It might be true, although no one has officially admitted, whether toe point or good posture is less important today than it was before. Still, there are principles in ice dance or skating that, I would imagine, hold true for then as well as now. It is still recognized that having a higher percentage of one-footed skating is more difficult, more turns in both directions are more difficult than mostly unidirectional skating, a couple skating close to each other is more difficult (because the risk of tangling and falling down is greater) than skating separately, face-to-face skating is more difficult than side-by-side skating, skating in unison (including timing and matched movements) is more difficult, and maintaining/generating speed through steps and turns and edges is more difficult than crossovers, stroking, or push push push. Although it does seem to me that judges today do not appear to heavily penalize less-than-optimal toe points, matching lines, or difficult and varied handhold positions.

    It goes without saying that, in sports, greater physical demand (ie, difficulty) is rewarded ubiquitously. Artistic creativity? Not so much in sports. Perhaps rarely. What looks pretty or moves the heart (at least some hearts) or tickles the mind could be relatively easy to achieve. Hence the debate continues.
    Last edited: Jan 21, 2013
  6. skatesindreams

    skatesindreams Well-Known Member

    Here's Tracy and Toller's commentary:

    Isabelle & Paul Duchesnay FD 1990 World Figure Skating Championships
  7. Vash01

    Vash01 Fan of Yuzuru, Medvedeva, T&M, Shibs, P&C

    I miss the 1990s ice dance. It was simpler, purer, focused on the basics- edges, turns, positions. I appreciate the difficulty of what today's ice dancers are doing, and innovation is important in sports, but when I watch someone like Klimova-Ponomarenko or Usova-Zhulin's programs from the 1990s. I feel - this is ice dance! I still see ice dance more as an art than a sport. That's different from the other three FS disciplines.
  8. Katarzyna

    Katarzyna Well-Known Member

    Same thought here! Ice dance in the 90ies = art combined with pure beauty of skating! :swoon:
  9. Cherub721

    Cherub721 YEAH!

    In theory, the rules pay lip service to all of these qualities, but I don't necessarily see it playing out that way (I don't want to turn this into a rehash of recent competitions so I won't say more). There is a difference between things being mentioned as criteria for PCS and things being criteria for levels. The latter are strictly codified. These items you mentioned:
    are part of the criteria that make up the step sequences. Dancers attempt these things because you have to to get a high level. It's rare to see steps outside of the required elements, though.

    These items are more difficult to codify. They're supposed to be part of PCS, in theory, but the judges tend to use PCS as a general rank of skaters, so these fall by the wayside.
  10. lulu

    lulu New Member

    Slighly off topic, but one thing (out of many) that I really appreciate about G&P was how diverse their style was: avant-garde and modern 1992 FD, 1993 blues, 1994 rock and roll, 1995 "Steppin Out" 1996 Latin Theme, 1997 The Feeling Begins and 1998 Memorial-which, IMO had echoes of T&D's Bolero.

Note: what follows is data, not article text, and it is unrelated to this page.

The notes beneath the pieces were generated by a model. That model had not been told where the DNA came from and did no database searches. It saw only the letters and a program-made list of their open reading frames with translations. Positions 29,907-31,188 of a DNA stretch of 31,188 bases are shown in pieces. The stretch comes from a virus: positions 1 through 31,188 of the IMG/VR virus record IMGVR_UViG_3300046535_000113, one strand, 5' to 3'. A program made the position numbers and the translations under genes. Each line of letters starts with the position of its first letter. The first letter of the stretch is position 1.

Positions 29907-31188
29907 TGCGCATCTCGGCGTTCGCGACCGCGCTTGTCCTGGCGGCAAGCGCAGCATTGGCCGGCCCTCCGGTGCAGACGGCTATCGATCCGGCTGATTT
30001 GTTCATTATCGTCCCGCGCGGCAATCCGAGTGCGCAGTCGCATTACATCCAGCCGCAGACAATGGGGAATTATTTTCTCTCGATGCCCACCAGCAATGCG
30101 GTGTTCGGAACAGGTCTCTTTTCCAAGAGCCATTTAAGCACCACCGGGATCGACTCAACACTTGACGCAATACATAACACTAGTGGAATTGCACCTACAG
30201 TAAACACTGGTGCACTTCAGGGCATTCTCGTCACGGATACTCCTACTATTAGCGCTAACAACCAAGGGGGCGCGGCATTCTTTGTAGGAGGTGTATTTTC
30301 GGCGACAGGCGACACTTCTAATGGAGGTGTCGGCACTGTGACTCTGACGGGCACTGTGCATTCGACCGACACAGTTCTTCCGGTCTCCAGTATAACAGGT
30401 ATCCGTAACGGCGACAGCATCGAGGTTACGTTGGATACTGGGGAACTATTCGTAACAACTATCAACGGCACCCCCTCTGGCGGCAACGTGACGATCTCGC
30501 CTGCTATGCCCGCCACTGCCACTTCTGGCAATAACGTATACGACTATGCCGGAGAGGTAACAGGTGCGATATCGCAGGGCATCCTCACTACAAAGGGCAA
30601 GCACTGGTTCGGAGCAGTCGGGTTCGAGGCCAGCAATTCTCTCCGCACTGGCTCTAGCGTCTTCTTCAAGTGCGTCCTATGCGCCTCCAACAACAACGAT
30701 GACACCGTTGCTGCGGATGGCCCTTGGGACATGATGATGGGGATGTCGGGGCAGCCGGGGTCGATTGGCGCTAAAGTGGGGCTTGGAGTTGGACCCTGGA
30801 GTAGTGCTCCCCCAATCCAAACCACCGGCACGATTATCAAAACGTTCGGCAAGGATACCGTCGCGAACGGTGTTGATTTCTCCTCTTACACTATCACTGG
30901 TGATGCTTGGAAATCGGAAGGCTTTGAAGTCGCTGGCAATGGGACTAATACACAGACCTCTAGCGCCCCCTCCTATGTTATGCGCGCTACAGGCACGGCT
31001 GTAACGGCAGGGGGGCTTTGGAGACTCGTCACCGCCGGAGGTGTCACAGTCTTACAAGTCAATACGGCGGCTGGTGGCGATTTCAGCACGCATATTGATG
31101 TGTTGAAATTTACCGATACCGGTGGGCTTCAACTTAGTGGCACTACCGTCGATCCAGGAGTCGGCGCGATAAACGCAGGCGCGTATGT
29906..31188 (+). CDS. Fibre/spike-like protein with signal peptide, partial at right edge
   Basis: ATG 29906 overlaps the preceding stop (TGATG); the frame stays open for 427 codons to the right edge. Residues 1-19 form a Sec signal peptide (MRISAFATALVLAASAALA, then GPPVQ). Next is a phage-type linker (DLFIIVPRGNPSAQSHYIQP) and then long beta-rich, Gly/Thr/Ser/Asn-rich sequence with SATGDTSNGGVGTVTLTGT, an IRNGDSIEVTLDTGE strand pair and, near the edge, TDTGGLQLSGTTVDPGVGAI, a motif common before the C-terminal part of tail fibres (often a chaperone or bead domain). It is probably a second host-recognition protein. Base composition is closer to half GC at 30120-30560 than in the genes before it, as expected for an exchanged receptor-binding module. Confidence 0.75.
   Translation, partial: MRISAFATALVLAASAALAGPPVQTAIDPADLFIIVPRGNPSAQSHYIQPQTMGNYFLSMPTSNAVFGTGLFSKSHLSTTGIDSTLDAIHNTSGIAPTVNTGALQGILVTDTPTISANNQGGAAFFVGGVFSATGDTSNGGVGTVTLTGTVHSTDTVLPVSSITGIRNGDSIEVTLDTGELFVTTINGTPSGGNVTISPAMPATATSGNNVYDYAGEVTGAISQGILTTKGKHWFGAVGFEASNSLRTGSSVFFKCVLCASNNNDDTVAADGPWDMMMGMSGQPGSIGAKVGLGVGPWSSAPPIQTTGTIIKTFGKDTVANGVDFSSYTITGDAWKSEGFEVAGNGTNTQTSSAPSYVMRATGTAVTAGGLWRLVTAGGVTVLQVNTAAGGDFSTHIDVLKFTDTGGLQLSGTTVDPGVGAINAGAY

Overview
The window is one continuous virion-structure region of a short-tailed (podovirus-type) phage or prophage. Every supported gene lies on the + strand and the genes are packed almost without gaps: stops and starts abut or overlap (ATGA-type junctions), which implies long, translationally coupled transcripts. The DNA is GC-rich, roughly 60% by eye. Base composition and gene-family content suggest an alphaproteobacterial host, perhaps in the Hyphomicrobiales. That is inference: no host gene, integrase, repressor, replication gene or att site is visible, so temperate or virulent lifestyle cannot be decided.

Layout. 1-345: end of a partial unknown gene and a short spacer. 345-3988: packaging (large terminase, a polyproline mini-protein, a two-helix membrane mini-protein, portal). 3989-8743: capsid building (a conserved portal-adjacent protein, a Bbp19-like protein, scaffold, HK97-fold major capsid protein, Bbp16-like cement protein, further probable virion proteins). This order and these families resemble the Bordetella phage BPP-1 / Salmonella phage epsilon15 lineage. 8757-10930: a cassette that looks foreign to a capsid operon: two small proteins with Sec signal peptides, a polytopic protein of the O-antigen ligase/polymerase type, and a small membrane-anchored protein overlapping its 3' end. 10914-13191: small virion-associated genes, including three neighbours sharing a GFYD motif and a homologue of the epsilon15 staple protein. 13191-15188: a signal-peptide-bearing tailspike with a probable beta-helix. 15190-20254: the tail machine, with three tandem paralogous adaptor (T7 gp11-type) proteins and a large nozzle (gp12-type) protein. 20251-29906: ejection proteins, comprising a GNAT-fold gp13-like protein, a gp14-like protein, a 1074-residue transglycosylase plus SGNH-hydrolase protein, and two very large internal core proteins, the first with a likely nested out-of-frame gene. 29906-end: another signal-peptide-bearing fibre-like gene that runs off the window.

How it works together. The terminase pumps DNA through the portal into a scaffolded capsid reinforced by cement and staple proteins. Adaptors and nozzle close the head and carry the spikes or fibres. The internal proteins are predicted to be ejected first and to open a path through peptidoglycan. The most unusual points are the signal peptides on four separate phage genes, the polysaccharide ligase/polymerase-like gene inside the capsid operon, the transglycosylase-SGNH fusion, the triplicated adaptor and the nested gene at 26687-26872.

11. Jun Y

    Jun Y Well-Known Member

    Thanks for the link! I chuckle at the apparent unease in Tracy Wilson's voice. It must have been a little awkward for a first-time commentator to disagree with the outspoken and famous Toller Cranston.

    I am not interested in discussing who wuzrobbed or who was rightfully awarded, etc. In the constantly shifting wind of the mysterious ice dance judging, ice dancers might face more pressure from the ISU ice dance technical committee to cater to the currently favored genre than single skaters (see the recent direction for "uplifting" themes). The style choices from one year to another, from one generation to another, often do not completely reflect the skaters' own sensibilities.

    I am interested in the philosophical debate about whether ice dancing is a sport and whether it is possible to have a set of stable rules to judge ice dancers fairly. Is it possible to compare and fairly judge two different ballets, one put on by Bolshoi and the other by Mariinsky? Or one by ABT and the other by Jiri Kylian? No. They cannot be fairly compared. Is ice dance a performance art or is it a sport? Perhaps there never is and never will be a clear-cut answer, but I find it inherently fascinating.

    Overall I don't think ice dancing is worse now than it was before, in terms of skaters, choreography, technical difficulty, and judging. It is probably also not true to claim that ice dancing was less technically demanding in 1990 than in 2013. Although the top free dances in 1990 appear to be technically less demanding than today's top free dances (in my opinion), with the exception of Klimova & Ponomarenko's, the CDs and OSPs more than made up for the technical demands then compared with now (also my opinion).
    Last edited: Jan 22, 2013
  12. judgejudy27

    judgejudy27 Well-Known Member

    1990 was a great Worlds for ice dance. I loved all of the top 3 programs. Klimova & Ponomarenko would have more artistically captivating and original programs than this one but it was still beautiful, wonderful technically, and wonderful flow, line, unision, softness. Usova & Zhulin really for the first time showed of what would be their capativating trademark style of dancing from 1990-1993, so sensual, sophisticated, and with such understated elegance. The Duchensays hit their all time peak here, it was by far their best and greatest work ever, still not technically as strong as the Russians but truly an impactful program. They went on a gradual decline artistically with their programs the next couple years, and mostly rode off their fame and name recognition from 88-90 to inflated scores and results in 91 and 92.